Consider it a small-scale version of the epic Man vs. Nature struggle. Automotive engineers keep trying to figure out ways to keep vehicle exteriors looking like new, but the relentless pounding of the natural elements keeps beating them down. Enter Decoma International Inc. (Concord, Ontario, Canada) with two new treatments for exterior parts that promise to keep them looking better longer.
Hardcoat for Plastics
Decoma’s LexaMar division (Boyne City, MI) has developed a proprietary hardcoat technology for polycarbonate exterior trim parts like roof panels, appliqués and cowl screens that it says will increase durability over traditional applications by as much as threefold. The technology is built into a new synchronous manufacturing process that combines parts-cleaning with an automatic coating system that continually monitors the chemical mixture and adjusts it as necessary. Decoma says its new process provides more consistent control of the hardcoat resin formulation resulting in trim components with better weather resistance, and a high-gloss abrasion-resistant finish.
The company has installed a new line to process parts using the new technology with a capacity of up to 50,000 parts/day. It already has contracts for several upcoming vehicle programs. Industry sources say the next generation Corvette will be among the vehicles to use this coating.
Anodizing for Aluminum
According to Dave Clark, general manager of Decoma’s Anotech subsidiary, anodized aluminum has a lot of advantages when it comes to exterior trim components like garnishes and moldings. He points out that “for a bright finish, there is a real cost advantage compared to chrome and chrome-plated parts, and the customer often can’t tell the difference.” Further, anodized aluminum can be easily processed to allow it to readily take most any color, and can be laser etched or sand blasted to add texture—areas where its chromed or painted counterparts can’t compete. But one problem with anodized aluminum exterior parts is that they are susceptible to significantly high or low pH levels, like those found in acid rain and in the alkali-rich solutions used in many touchless car washes. These pH levels can cause a blue mold-like patina to form on the part which, needless to say, detracts from its appeal.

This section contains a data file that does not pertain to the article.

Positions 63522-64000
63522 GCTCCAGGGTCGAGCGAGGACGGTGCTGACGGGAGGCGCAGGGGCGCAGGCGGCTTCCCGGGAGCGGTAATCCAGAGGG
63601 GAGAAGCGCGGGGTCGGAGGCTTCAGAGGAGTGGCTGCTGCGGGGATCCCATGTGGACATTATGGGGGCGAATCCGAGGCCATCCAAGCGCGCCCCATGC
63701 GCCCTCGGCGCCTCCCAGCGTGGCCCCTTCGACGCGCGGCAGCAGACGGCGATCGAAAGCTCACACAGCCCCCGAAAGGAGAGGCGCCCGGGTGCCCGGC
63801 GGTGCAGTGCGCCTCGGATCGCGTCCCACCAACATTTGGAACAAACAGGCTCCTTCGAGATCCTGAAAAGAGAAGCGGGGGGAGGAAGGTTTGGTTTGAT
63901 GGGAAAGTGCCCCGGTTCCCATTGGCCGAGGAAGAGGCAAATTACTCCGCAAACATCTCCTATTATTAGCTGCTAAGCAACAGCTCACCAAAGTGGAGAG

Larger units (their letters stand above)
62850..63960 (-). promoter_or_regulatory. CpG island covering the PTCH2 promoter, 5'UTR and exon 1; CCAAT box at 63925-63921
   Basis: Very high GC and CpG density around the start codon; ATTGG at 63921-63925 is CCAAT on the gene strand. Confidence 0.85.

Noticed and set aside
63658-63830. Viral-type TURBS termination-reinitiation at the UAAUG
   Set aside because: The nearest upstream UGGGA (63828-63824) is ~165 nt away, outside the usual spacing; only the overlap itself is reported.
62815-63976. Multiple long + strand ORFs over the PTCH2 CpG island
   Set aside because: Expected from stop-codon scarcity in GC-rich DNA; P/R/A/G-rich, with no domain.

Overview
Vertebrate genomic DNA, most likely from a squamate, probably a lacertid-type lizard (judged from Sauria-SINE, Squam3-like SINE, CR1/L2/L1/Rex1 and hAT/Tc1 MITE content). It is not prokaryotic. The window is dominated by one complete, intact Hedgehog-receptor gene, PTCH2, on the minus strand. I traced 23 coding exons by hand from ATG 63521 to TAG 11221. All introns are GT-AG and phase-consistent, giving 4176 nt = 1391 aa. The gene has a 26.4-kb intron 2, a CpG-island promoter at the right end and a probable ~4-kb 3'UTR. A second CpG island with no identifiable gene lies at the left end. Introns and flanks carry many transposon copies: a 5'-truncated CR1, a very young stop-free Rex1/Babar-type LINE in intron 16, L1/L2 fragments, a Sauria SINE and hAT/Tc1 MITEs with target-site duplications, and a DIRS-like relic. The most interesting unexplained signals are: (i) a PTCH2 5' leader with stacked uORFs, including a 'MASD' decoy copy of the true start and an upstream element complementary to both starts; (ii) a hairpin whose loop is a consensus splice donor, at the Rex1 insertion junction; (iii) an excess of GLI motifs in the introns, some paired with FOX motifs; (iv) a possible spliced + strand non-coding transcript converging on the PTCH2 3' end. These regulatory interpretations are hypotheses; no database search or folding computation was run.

To combat this phenomenon Anotech switched from a pre-sealant composed of nickel to one made out of lithium. Its testing indicated that the lithium is significantly more resistant to extreme pH levels, but parts still discolored over time after repeated runs through touchless car washes.
A more complete answer was needed. After more research, Anotech’s technical team hit upon a weatherable acrylic urethane created by PPG Industries (Pittsburgh, PA), but never introduced by PPG to the automotive industry. Encapsulating parts with the urethane proved to be exactly what was needed to stop the coating degradation.
“In the end, we needed an organic coating solution to combat the organic problem of extreme pH levels,” explains Gary Chevalier, assistant general manager, Anotech. “The coating is incredibly resistant to alkali attacks,” he says, “We hit it with a [highly alkali] pH of 14 for two hours and it did great.”
Though it is not ready to make any concrete announcements, Anotech revealed that the encapsulation material will be used on some upcoming production vehicles. The coating is applied with a waterborne e-coating process that boasts a near-100% transfer efficiency rate. Chevalier thinks that, now that the discoloration problem has been solved, more automakers will take advantage of cost-effective anodized aluminum without worrying about getting the blues.